We all know fruit and veggies are filled with good things–fiber, vitamins and minerals. However, when you suffer from a digestive disease, healthy foods can end up being your enemy since they tend to be harder to digest. Unfortunately, a lot of sufferers will avoid these foods and miss out on valuable nutrition, which makes them feel bad. If you are one of those people, I’ve got some good news–you can still eat healthy if you have a digestive disease!
Let’s start with why healthy foods like fruit and veggies tend to bother sensitive stomachs. People who have digestive diseases like Crohn’s disease, ulcerative colitis, diverticulitis, or irritable bowel syndrome have times where their diseases go into a “flare.” This is when the disease is more active and when their digestive system is extra sensitive. I have ulcerative colitis and my doctor explained it like when you have an open sore. You wouldn’t want to put something against that open sore that would be rough and further irritate it, would you? Think of high fiber foods like some produce as being rough and hard to digest. When a person with one of these diseases is in a flare, eating something like that will cause extreme discomfort and only further exacerbate the problem.
Yet, avoiding all fruit and veggies means avoiding vitamins and minerals that your body needs, especially when it’s trying to heal. I know myself that when I eat healthy foods I feel much better than when I simply eat low residue, processed foods with little nutrition. The trick is knowing which fruit and veggies are tummy friendly and also knowing that HOW you prepare them makes a big difference. For example, as much as I love a crisp apple, I can only handle one every so often–they are high in fiber, especially with the skin. If I’m not careful I will get bloated and my stomach will start acting up, even when I’m not in a flare. Now, applesauce is a different story. I can eat that every day and never have a problem. Plus, I’m still getting all the goodness apples have to offer my body.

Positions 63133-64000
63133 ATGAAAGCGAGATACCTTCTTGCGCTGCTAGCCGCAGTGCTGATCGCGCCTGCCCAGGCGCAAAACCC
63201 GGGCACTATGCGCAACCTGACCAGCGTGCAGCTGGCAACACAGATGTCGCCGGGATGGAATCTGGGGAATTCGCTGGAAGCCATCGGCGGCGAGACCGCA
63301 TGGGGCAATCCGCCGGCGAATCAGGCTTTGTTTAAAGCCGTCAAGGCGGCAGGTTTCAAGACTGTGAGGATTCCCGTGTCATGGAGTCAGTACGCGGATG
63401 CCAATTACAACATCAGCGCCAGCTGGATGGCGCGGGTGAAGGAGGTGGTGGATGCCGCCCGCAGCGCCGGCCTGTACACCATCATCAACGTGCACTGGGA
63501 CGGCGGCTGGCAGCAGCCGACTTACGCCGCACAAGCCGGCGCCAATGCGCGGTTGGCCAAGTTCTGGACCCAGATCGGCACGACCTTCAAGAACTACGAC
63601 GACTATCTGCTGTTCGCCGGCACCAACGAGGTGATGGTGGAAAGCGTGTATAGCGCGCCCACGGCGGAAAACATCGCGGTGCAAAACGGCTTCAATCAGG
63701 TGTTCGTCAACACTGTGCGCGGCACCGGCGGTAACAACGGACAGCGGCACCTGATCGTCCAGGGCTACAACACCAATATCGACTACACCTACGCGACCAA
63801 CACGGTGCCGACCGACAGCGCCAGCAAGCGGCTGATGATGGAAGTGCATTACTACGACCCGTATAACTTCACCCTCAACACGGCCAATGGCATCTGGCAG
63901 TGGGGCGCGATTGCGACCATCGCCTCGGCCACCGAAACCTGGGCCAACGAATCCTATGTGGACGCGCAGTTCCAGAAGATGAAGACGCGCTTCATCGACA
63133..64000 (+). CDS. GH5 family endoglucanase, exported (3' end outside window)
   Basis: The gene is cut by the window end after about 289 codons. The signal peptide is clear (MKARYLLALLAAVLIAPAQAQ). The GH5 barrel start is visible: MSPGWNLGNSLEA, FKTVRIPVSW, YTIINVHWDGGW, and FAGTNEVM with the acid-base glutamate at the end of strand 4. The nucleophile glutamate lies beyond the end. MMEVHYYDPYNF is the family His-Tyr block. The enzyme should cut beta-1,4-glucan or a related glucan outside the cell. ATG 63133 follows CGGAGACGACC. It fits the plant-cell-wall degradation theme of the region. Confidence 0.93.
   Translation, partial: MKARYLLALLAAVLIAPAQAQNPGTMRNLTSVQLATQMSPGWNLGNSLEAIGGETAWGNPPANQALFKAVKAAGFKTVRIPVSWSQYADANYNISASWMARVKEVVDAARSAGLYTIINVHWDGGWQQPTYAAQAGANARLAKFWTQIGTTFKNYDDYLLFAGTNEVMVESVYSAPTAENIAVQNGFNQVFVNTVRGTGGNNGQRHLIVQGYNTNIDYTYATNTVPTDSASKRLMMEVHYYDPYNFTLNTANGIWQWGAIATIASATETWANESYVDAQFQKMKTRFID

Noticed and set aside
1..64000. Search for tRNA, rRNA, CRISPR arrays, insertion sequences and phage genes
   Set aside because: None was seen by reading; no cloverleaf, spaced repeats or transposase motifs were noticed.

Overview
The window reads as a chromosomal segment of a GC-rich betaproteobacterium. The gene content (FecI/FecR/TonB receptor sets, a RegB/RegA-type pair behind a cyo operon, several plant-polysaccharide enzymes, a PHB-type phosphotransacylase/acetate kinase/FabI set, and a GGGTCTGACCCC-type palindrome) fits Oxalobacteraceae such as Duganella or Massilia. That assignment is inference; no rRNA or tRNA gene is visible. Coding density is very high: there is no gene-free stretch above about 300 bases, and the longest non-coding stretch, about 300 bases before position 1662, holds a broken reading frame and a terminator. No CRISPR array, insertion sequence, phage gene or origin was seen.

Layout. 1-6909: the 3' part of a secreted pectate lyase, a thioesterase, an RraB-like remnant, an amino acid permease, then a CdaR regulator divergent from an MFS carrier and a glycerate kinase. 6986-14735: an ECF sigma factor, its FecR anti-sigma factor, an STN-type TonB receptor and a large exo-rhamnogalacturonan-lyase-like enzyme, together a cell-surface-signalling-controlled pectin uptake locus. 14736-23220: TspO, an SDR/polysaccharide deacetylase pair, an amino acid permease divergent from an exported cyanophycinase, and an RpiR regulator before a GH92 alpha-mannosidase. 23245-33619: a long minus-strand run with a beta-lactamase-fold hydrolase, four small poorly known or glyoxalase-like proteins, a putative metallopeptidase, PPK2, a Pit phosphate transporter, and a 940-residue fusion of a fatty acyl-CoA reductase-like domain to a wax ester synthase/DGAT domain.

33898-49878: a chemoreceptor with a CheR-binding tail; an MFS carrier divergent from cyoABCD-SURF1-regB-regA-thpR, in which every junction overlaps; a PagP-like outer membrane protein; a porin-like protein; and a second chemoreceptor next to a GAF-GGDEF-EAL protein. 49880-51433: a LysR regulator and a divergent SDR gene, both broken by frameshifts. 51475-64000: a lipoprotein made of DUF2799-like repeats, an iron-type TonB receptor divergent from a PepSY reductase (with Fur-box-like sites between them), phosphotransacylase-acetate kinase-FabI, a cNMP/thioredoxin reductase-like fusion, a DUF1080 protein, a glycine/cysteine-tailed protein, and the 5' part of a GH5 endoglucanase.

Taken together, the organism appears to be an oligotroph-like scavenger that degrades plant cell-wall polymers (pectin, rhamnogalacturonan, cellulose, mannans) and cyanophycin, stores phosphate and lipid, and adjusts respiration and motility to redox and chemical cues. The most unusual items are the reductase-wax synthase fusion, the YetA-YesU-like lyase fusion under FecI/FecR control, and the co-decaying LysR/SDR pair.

Some vegetables are ideal for digestive disease sufferers. If you go onto certain online forums that discuss nutrition, you’ll find a universal favorite is butternut squash. This is because it is a great source of potassium and Vitamins A and C. Plus, you can roast it or whip it like you would potatoes.
Another popular fruit for sensitive stomachs is melon. Particularly cantaloupe, which is a good source of folate and high in Vitamins A and C. Melons are easy to digest and can always be found year-round in your local supermarket.
Again, preparation of different produce is important. I find that cooking my veggies until they are soft works wonders. A few other tips are to remove the skin from fruit and vegetables before eating, avoid seeds and limit yourself to eating too many high fiber varieties. These are a few tips, but it’s important to remember that everyone is different. What may work for me, might not be the best approach for you. It takes time to find the right mix for each individual. The Crohn’s and Colitis Foundation have a “Living with Crohn’s and Colitis” page, which contains a few tips like keeping a food diary. There are also links to support groups, where many people have great tips and recipes! The important thing to remember is that you don’t have to give up fruit and veggies or a healthy lifestyle because you have one of these diseases. It will take a little bit of change, but you’ll feel a lot better eating a healthy diet like I do.